• I think you could go with the stapled side on the inside—but if a staple came loose it would be much harder to make repairs if it was facing the wall, yes? Also they really need to be mounted or they will not be sturdy enough to support heavy vines, especially if you get wind. Hope that helps!

  4. Anyone know where to purchase 2×2 cedar boards like that? I’ve been looking locally and can’t find any.

    • Hi Brooke! I don’t know where you’re writing from; my local Home Depot (in Richfield, MN) still sells 2″x2″x8′ cedar boards to this day. (This post is 7 years old but I double checked.)

      By the way, these trellises are still going strong 7 years later.

  5. I love your step by step post! About to plant some Apple Blossom Clematis and I think I will build something like this. I am wondering if you have had any problem with your cedar posts rotting out in the ground? I am assuming that the purpose of the pointy ends is so you hammer these into the ground before screwing it to the house? Thanks!

    • Hi Eric! We haven’t had any rotting yet and the trellises are now 7 years old. You are correct–we hammered them into the ground at least a foot.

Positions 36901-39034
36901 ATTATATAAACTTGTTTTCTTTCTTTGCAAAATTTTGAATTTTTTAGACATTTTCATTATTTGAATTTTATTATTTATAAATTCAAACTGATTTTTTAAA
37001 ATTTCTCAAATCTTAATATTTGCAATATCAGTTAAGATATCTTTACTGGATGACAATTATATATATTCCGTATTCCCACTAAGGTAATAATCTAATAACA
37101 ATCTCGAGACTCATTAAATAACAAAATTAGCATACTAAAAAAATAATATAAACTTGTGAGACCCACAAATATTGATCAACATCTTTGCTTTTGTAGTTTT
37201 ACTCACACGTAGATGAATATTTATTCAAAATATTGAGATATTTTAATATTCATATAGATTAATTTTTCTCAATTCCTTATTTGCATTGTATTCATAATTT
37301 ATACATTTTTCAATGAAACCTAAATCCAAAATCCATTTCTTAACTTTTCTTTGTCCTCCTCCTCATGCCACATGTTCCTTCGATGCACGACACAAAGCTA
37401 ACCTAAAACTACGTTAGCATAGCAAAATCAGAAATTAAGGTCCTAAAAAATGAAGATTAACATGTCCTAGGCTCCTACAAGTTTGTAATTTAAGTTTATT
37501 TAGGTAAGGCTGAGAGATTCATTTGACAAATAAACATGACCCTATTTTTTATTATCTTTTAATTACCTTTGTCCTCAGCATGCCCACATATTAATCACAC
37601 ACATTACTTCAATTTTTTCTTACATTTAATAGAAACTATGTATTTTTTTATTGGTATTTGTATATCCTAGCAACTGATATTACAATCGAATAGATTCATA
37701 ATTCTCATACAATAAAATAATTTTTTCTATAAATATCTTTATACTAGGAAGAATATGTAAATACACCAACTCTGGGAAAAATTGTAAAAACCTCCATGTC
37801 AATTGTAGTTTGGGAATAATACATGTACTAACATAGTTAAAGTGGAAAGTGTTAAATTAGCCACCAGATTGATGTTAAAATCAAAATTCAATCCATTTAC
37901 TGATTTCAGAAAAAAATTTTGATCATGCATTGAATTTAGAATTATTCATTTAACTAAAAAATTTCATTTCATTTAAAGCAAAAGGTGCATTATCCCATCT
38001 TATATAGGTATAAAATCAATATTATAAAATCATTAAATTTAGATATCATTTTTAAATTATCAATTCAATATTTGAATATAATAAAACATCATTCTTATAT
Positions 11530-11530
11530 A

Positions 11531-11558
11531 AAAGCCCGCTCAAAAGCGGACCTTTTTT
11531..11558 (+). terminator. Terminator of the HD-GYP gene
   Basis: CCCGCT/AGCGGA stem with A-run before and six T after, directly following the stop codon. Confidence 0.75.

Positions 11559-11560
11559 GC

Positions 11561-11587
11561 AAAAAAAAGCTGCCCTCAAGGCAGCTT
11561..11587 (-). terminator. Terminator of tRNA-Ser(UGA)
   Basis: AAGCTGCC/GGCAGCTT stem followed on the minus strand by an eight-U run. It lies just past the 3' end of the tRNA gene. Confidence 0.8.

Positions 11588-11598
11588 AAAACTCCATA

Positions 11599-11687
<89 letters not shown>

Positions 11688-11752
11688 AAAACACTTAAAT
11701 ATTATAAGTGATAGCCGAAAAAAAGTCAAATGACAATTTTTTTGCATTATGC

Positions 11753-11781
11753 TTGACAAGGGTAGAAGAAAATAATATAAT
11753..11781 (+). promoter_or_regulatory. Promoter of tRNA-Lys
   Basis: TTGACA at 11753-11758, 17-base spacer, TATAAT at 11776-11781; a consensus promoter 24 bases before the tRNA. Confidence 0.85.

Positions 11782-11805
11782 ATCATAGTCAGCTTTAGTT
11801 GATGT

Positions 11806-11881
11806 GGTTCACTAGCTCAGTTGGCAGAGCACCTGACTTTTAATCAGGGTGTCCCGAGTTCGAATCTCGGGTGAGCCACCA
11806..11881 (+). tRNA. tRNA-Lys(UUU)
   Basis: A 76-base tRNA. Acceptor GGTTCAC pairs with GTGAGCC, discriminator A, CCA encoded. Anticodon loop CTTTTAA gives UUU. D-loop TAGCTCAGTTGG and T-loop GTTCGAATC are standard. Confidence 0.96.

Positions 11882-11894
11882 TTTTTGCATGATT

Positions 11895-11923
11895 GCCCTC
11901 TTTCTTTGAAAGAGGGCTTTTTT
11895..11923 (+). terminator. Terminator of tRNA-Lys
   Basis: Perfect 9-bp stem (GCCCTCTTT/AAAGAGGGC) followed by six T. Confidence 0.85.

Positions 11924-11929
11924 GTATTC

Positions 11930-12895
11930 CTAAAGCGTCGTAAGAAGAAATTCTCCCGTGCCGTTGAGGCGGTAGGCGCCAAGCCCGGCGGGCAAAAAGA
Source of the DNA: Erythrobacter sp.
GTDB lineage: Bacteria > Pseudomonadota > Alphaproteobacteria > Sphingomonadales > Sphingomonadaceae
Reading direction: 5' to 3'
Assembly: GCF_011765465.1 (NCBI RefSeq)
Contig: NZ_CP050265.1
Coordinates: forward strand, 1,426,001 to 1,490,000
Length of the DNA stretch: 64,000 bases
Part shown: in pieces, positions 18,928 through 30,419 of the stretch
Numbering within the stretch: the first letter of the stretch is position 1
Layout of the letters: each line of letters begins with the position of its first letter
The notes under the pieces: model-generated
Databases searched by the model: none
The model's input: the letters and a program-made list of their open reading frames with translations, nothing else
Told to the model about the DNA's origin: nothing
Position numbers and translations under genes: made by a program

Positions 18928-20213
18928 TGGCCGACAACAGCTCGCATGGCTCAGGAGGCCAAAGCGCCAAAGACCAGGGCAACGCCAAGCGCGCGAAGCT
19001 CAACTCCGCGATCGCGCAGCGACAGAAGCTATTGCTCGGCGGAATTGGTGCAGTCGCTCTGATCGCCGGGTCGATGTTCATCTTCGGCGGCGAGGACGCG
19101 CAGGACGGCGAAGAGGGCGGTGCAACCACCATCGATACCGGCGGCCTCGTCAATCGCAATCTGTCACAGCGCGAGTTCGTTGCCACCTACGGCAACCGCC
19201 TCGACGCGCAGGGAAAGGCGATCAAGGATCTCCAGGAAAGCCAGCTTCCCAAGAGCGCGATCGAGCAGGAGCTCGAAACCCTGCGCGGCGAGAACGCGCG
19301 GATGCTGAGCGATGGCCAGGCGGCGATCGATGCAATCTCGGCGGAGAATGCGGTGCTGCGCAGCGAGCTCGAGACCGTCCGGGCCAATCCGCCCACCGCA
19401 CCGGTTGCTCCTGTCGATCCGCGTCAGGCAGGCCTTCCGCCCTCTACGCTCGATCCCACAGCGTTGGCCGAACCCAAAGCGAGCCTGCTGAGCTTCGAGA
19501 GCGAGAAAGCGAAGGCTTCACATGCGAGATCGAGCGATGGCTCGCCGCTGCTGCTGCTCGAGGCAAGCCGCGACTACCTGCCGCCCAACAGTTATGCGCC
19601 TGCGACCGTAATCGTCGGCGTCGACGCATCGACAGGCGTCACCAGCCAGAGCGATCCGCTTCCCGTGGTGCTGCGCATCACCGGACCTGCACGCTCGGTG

6. Love this and would love to see some pics of stuff growing on these!!!!!

  7. Hello, thank you for your very informative post. My husband built 5 of these trellises for me. If you don’t mind, I would like to link to you in a blog post about the flowers I will have climbing them, namely, Clematis, Climbing Eden rose, and Sweet Peas.

    My blog is newportfarmstead.com and my IG is @newportfarmstead

    Thanks,
    Danielle

  8. Hi — just want to leave a note of appreciation from New Jersey. We built this trellis for two climbing roses and we love how sturdy it is. Great tutorial! Will be using it again & again as we work on making our yard ours.

  9. Hi Jennifer,
    Thank you so much for this information. I am going to try to make these soon. I just have one question…what do you use the copper tubing for?
    Becky

  10. Can these be free-standing away from the house? Thank you!

    • Hi Anna, These would not work as free-standing trellises. For something to be freestanding it ought to have 3 or 4 sides. For a quick, economical freestanding trellis I like to buy 8 foot bamboo canes, then take three of them and stick them in the ground at least a foot or two (as far as you can), about 3 feet apart from each other. Then tie them together at the top, like a teepee. This makes an acceptable temporary small trellis, but you may have to wind twine around the poles to get certain plants to climb up them.